In November 1945, just months after the end of World War II, President Harry Truman outlined a program for improving the health and health care of Americans.
The Hospital Survey and Construction Act — also known as the Hill-Burton Act for senators Harold Burton of Ohio and Lister Hill of Alabama who sponsored it — was passed the following year by Congress.
In a nutshell, it called for the construction of hospitals and related health care facilities.
“The Hill-Burton Act generated about 22,000 hospitals for returning World War II veterans … because you had eight or nine million people returning to the country,” said Steve Goldstein, president and CEO of UR Medicine/Strong Memorial Hospital. “Most of those people went to rural hospitals. Then jobs changed and locations changed. What you found is many of these institutions needed higher occupancy.”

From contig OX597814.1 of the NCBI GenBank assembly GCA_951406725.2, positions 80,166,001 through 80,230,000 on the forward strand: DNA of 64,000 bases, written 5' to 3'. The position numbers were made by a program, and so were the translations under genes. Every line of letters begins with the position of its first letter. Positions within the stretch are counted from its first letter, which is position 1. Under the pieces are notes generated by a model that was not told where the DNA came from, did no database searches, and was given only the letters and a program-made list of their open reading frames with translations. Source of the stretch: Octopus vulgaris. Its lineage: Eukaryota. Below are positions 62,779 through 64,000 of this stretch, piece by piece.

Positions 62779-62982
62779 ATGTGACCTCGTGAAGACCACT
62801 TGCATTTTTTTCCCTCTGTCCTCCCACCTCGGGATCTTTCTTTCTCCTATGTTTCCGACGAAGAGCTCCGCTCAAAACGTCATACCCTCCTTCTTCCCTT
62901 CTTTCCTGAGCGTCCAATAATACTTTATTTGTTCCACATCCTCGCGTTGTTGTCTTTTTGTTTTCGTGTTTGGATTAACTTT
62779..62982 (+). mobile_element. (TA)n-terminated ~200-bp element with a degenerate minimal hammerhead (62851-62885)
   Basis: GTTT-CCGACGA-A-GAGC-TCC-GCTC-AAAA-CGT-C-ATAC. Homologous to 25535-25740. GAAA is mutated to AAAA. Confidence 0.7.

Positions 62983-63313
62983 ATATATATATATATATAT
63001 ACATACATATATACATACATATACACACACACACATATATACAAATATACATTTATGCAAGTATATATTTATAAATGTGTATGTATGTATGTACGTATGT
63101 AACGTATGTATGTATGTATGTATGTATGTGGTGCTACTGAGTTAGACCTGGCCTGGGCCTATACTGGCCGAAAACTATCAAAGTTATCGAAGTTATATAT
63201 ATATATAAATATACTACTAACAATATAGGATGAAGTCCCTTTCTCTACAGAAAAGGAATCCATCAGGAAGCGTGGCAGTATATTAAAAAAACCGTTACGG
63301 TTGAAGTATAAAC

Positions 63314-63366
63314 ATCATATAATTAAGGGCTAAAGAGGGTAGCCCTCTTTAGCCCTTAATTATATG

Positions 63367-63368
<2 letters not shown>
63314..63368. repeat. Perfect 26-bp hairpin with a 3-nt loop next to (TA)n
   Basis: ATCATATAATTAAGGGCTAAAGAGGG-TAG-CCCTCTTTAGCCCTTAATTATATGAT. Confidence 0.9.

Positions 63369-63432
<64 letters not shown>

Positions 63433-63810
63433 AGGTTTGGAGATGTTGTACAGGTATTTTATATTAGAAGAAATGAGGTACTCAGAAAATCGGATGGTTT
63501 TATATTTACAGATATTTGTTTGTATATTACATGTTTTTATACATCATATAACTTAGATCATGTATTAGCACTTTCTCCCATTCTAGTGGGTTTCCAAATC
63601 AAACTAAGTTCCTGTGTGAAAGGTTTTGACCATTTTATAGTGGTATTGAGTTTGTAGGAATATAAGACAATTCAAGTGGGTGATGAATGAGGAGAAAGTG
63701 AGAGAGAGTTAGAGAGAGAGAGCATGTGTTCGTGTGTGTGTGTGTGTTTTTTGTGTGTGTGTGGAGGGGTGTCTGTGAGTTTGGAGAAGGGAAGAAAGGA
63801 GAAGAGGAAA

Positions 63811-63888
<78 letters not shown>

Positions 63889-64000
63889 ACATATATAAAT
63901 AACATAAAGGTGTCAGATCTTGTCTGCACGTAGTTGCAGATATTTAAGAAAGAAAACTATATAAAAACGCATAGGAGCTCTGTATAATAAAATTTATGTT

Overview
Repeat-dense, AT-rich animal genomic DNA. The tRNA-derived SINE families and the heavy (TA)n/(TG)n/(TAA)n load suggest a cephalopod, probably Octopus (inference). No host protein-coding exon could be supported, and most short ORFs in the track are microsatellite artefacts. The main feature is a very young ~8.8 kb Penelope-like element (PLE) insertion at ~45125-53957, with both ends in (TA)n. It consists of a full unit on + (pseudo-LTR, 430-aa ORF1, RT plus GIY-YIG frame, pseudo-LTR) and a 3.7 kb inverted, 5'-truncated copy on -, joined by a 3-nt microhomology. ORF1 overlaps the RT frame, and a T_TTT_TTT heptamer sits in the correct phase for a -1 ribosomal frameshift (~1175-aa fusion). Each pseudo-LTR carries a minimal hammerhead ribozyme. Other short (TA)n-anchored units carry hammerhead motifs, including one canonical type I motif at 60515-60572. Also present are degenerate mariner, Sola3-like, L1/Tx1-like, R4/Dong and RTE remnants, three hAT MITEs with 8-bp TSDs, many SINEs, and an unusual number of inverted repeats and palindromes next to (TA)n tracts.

As a result, many closed. Today, Goldstein said there are about 6,000 hospitals in the United States — a big reason is the shift from inpatient to outpatient treatment.
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